Your best bet for finding the red king crab is to look for a silty ocean floor. Typically, you’ll encounter stilts of red king crabs in Bristol Bay, Norton Sound, and the Gulf of Alaska. These are the most popular fare as they are much less difficult to catch in terms of location. This is also the least aggressive of the three king crab variants. Once you’ve located your king crab of choice, it’s time to deploy the tools and know how on catching them.
How to Catch King Crabs
The process of fishing the king crabs isn’t the hard part, necessarily. Getting yourself out to the right location to drop your pots will be the tough part as you might have to head down towering waves and freezing conditions. Once you’re in a location that boasts plenty of king crabs – closer to ice walls means colder waters and colder waters means more crabs – you better have the right tools. The most important tool for a king crab fisher is a pot and buoy.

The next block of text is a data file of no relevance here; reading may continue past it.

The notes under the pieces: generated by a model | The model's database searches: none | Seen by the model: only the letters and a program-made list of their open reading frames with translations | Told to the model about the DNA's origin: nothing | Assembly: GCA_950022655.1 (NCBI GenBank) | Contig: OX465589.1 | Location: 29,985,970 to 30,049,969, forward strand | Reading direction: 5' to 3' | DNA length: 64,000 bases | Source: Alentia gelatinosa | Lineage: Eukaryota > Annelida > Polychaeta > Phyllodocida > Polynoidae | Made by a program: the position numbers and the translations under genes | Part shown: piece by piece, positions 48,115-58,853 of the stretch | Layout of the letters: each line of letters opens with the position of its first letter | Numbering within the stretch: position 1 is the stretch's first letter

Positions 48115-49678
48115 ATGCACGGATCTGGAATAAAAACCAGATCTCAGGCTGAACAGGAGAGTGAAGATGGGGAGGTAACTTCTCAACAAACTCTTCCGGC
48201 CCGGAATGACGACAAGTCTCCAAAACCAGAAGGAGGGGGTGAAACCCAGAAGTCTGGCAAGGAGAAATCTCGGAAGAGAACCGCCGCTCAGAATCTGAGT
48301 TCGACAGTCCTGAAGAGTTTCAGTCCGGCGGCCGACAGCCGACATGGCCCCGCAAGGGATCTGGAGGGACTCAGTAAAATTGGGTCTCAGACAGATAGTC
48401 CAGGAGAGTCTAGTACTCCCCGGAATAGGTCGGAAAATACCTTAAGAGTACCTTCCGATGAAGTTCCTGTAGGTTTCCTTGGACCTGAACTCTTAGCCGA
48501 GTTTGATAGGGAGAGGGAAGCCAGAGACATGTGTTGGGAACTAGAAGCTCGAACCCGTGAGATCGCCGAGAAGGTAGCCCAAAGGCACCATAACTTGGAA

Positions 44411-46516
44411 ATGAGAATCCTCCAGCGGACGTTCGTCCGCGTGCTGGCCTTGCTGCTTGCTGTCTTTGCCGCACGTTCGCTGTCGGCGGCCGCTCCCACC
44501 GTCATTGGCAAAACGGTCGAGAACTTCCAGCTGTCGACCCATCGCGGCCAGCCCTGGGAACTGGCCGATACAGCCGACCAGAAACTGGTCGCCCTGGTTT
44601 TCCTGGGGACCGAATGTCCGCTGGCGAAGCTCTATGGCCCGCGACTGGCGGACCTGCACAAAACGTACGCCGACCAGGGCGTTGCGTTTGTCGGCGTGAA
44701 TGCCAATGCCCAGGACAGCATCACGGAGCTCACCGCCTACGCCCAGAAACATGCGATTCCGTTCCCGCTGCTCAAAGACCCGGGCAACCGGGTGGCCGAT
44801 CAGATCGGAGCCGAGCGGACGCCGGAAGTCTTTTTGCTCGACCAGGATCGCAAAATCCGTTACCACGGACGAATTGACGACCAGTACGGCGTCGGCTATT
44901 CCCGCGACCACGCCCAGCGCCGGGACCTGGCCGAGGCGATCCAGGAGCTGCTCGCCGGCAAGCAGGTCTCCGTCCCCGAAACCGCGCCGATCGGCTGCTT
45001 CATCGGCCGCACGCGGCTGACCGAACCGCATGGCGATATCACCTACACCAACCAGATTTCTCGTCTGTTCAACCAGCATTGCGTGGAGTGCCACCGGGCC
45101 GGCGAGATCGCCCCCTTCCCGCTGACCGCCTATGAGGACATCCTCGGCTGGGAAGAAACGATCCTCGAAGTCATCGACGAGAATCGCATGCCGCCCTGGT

Drop your pot, mark it with a buoy, and leave it around for anywhere from a couple of hours to a couple of days. Once you return, if the bait was appealing enough for them, you should be pulling in a major score of king crabs. Depending on the number of pots you have, you could be looking at hundreds, maybe thousands of them in one group. King crab fishing is going to net you a fair sum of cash if you’re good at it.
While it may just be a waiting game in terms of bringing the king crab in, it’s a long process that takes plenty of skill and knowledge to do properly. Even just finding them requires knowledge and an understanding of the local area. If you’re not careful and no one on your boat has any experience catching king crabs, you could be setting yourself up for a dangerous expedition. The waters are rough and freezing and one wrong move could send your boat upside down.
Best Bait and Setup for King Crabs